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Calculus of Variations, Euler-Lagrange Equation and Brachistochrone Problem.
10-17-2017, 11:47 PM (This post was last modified: 10-18-2017 12:18 AM by elim.)
Post: #1
Calculus of Variations, Euler-Lagrange Equation and Brachistochrone Problem.
Consider a functional $F:C^1[a,b]\to\mathbb{R},\;y\mapsto F[y]={\small\displaystyle{\int_{\underset{\,}{a}}^b}}f(x,y(x),y'(x))dx$.
Assume $y=\varphi$ minimizes $F$. i.e. $F[\varphi]\le F[y]\;(\forall y\in C^1[a,b]),\;\;f\,$has all
the necessary smoothness and boundedness for the order change of integration
and differentiation below$\underset{\,}{.}$
For $h\in C^1[a,b]$ with $h(a)=h(b)=0$, let $y_{\epsilon}=\underset{\tiny\,}{\varphi}+\epsilon h,\;H(\epsilon)=F[y_{\epsilon}].$ Then we
have $\quad\displaystyle{0 = H'(0) = \int_a^b\bigg({\small\frac{\partial f}{\partial y}}h+{\small\frac{\partial f}{\partial y'}}h'\bigg)dx = \int_a^b h\bigg({\small\frac{\partial f}{\partial y}}-{\small\frac{d}{dx}\frac{\partial f}{\partial y'}}\bigg)dx}$
The last equality is due to $h(\partial[a,b])=\{0\}$ and integration by parts of ${\large\frac{\partial f}{\partial y'}}h'$.
Since $h$ is rather arbitrary on $(a,b)$, we obtain the famous Euler-Lagrange Equation
${\small(\dagger)}\;\;\;\boxed{{\small\frac{\partial f}{\partial y}-\frac{d}{dx}\frac{\partial f}{\partial y'}}=0\;\;\text{or more precisely,}\;\;f_2({\small x,y(x),y'(x)})={\scriptsize\frac{d}{dx}}f_3({\small x,y(x),y'(x)}).}$
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10-18-2017, 12:16 PM
Post: #2
Brachistochrone Problem.
The functional for the brachistochrone problem is $F[y]=\frac{1}{\sqrt{2g}}{\small\displaystyle{\int_0^L}}\sqrt{\small\frac{1+(y')^2}{y​}}$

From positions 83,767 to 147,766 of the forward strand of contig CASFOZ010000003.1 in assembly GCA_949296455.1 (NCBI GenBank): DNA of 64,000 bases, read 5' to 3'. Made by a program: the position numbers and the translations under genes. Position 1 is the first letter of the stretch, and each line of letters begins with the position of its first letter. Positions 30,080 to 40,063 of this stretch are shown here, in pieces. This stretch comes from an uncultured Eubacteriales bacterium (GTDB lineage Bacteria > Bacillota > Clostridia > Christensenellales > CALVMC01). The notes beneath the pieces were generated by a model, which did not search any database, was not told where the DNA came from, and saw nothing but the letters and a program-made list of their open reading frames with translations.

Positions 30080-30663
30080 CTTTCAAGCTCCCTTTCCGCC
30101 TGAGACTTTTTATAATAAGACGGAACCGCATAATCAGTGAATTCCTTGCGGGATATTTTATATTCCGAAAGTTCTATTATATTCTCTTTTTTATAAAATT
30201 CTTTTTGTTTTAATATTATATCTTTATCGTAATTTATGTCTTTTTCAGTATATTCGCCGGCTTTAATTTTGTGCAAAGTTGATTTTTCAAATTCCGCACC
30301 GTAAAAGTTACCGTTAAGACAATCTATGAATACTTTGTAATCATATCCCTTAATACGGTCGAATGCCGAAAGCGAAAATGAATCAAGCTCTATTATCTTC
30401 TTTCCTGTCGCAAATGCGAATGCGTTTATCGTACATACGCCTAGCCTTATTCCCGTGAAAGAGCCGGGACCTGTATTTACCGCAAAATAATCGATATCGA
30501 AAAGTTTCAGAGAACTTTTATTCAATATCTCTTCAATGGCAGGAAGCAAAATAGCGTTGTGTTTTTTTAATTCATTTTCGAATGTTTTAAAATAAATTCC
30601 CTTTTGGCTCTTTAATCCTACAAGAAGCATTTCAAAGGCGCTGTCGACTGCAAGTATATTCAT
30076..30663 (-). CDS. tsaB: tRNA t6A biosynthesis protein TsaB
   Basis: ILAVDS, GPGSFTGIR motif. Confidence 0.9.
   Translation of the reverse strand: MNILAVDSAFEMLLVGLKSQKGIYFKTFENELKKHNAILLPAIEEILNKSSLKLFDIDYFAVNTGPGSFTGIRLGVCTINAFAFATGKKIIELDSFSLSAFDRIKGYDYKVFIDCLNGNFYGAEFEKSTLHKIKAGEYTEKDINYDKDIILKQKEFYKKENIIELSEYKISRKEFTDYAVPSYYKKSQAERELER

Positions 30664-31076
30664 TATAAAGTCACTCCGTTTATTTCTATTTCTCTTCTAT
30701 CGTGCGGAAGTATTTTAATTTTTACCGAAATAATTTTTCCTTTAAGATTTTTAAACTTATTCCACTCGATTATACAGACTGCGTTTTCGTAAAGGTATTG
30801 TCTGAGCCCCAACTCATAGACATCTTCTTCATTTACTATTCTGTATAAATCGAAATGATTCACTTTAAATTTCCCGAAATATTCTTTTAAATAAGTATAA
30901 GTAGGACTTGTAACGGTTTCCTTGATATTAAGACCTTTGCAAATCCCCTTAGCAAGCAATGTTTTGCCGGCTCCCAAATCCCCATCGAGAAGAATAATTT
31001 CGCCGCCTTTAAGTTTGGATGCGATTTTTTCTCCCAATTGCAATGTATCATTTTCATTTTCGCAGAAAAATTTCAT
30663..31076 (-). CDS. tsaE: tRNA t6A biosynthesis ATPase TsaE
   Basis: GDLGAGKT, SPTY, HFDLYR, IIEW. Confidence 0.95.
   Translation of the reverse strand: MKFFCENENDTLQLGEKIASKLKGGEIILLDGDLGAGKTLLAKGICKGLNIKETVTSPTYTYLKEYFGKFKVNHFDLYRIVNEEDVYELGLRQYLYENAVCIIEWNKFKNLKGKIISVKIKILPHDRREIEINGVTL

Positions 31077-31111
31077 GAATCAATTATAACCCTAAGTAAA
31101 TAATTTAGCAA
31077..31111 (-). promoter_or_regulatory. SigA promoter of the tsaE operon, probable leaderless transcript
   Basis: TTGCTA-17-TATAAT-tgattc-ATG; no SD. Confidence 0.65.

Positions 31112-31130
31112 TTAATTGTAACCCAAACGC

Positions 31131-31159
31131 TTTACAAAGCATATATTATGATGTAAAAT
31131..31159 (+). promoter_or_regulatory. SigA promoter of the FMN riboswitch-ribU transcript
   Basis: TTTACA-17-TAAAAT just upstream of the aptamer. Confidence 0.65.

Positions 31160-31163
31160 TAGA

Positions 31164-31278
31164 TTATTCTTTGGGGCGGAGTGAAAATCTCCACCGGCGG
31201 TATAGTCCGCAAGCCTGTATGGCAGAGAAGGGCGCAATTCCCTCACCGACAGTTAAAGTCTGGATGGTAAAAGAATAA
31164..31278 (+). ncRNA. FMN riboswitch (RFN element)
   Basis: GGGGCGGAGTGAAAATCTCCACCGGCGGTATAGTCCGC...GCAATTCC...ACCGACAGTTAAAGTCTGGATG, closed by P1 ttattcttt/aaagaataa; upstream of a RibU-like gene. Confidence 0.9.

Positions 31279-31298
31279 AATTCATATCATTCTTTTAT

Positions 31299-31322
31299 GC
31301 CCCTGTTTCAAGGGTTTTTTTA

$f(x,y,p)=\sqrt{\frac{1+p^2}{y}}\;(p=y',q = p').$ Then $f_2=-\frac{\sqrt{1+p^2}}{2y\sqrt{y}},\;f_3=\frac{p}{\sqrt{y(1+p^2)}},$
$\frac{d}{dx}f_3=\underset{\,}{\frac{1}{\sqrt{y(1+p^2)}}}\big(\frac{q}{1+p^2}​-\frac{p^2}{2y}\big),\;y''=-\frac{1+p^2}{2y},\;2yy''+1+(y')^2=0,$
$(y+y(y')^2)'=y'+2yy'y''+(y')^3=y'(2yy''+1+(y')^2) = 0,$
$y+y(y')^2=c,\;(y')^{-1}=\sqrt{\frac{y}{c-y}}=:\tan\beta,\;y=c\sin^2\beta = \frac{c}{2}(1-\cos 2\beta),$
$\frac{dy}{d\beta}=c\sin2\beta,\;\frac{dx}{d\beta}=\frac{dx}{dy}\frac{dy}{d\beta​}=2c\sin^2\beta(=2y)=c(1-\cos 2\beta).\;$Therefore
$(x,y)=\frac{c}{2}(2\beta-\sin 2\beta,1-\cos 2\beta)=r(\theta-\sin\theta,1-cos\theta).\;$ ( A cycloid)
To determine $r$, take $(u,v)=\lambda(\cos t,\sin t)\in\Gamma_y\;(\lambda>0< t< \frac{\pi}{2},\;\Gamma_y\,$is
the graph of curve). Then $\frac{t-\sin t}{1-\cos t}=\frac{u}{v}$ has unique solution $t=T\in (0,2\pi)$
And so $r = \frac{v}{1-\cos T}.\quad\square$
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